Drought Ordinance Targets Swimming Pools in OC | NBC Chicago
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Drought Effect: Orange County May Keep New Swimming Pools Empty

The ordinance, considered one of the strictest in the state, applies to the city of Rancho Santa Margarita and other communities served by that water district



    A new rule bans residents in Santa Margarita from filling new pools and refilling or topping off swimming pools if they drop a foot of water amid California's epic drought. Vikki Vargas reports for NBC4 News at 6 p.m. from Santa Margarita Wednesday, Aug. 20, 2014. (Published Thursday, Aug. 21, 2014)

    Some Orange County pool owners may not be able to fill their pools if a strict water-saving ordinance goes into effect in response to California's drought concerns.

    Officials estimate it takes 20,000 gallons of water to reach the top of most swimming pools. The ban would prevent new pools from being filled, refilled or even topped off if they drop a foot of water.

    "The major concern is that we don’t know if we’re in the third year of a drought, or we’re in the third year of a 10-year drought,” Santa Margarita Water District official Daniel Ferons said. “And so we do have to really plan ahead what is efficient use of water.”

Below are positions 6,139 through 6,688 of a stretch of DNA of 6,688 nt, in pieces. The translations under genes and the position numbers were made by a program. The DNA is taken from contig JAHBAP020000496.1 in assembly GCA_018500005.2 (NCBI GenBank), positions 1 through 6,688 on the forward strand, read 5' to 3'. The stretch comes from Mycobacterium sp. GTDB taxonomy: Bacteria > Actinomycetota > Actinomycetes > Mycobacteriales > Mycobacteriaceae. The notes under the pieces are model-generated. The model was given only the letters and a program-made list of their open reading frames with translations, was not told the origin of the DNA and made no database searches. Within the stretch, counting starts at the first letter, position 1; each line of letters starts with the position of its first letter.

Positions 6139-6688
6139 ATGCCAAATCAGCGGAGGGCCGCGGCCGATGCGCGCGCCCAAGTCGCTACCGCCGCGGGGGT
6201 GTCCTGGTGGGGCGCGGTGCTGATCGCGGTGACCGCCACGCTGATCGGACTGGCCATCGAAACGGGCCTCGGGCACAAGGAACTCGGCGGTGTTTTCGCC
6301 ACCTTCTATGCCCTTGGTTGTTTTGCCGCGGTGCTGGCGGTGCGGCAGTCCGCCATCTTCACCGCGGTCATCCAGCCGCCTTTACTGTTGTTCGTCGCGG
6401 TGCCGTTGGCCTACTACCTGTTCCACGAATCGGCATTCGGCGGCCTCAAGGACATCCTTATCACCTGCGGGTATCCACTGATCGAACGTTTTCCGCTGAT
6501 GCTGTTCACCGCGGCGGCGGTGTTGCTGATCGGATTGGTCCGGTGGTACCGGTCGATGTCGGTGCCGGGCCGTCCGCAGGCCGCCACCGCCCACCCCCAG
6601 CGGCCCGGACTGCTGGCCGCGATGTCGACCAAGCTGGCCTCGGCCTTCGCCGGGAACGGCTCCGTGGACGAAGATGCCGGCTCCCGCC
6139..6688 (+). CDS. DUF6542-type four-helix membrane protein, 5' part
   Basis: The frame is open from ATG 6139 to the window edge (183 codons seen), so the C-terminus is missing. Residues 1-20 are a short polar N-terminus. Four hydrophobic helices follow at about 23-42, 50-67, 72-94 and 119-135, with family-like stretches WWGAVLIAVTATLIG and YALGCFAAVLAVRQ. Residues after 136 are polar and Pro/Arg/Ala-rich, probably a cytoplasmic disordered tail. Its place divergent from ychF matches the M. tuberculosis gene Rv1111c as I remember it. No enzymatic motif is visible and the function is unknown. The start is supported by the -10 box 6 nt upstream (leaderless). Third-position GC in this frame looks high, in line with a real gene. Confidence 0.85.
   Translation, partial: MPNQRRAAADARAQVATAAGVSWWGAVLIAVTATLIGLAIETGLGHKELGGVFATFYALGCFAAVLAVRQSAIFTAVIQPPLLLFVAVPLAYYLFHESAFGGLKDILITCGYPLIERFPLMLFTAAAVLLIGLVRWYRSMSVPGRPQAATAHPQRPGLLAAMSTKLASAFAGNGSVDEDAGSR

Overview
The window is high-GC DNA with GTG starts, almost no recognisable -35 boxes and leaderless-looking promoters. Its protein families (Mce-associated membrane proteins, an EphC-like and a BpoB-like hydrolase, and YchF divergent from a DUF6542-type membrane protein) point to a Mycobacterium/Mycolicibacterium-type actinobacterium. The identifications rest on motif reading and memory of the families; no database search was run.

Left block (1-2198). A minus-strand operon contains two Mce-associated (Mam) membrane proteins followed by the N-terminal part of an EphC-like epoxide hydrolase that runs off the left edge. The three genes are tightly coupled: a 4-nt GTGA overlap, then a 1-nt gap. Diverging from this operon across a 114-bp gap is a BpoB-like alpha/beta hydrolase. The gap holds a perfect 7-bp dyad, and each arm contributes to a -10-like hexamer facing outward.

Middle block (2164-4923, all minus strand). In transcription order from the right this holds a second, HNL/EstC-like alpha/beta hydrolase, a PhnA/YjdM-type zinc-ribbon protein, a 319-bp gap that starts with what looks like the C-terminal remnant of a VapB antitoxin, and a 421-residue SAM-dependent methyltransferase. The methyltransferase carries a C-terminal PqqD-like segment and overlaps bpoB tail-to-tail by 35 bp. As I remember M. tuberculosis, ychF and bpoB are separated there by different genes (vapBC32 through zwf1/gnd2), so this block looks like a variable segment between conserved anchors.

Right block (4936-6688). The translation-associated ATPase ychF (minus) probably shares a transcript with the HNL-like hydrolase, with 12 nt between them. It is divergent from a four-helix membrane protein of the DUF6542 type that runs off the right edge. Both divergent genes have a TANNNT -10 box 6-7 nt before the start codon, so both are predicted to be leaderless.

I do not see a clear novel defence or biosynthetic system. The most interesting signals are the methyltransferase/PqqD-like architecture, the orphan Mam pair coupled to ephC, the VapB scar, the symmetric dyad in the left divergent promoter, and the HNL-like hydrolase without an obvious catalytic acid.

The ban on water for new pools applies to the city of Rancho Santa Margarita and other cities served by that water district. The new ordinance is considered one of the strictest in the state.

    Pool builder Cecil Fraser builds about 100 pools a year. In some ways, pools are no more of a water guzzler than a backyard sprinkler, he said, adding that if pools are covered most of the surface evaporation is eliminated.

    "I'm saying that the water loss is half what it was with grass and that half, we can solve that problem…by covering," Fraser said.

    The district has 56,000 water connections in Orange County, including community pools. District officials said that about four feet of water disappears annually from both pools and lawns.

    Some pool builders are concerned that the cost on conservation could run into the millions if jobs are lost and supplies aren’t needed.

    "I think it’s responsible for us to look at all these issues and figure out a smart solution," John Shippy of Geoscape Landscape said.

    Pool builders and homeowners who hope to change the ordinance are expected to be in attendance at a district meeting Friday morning.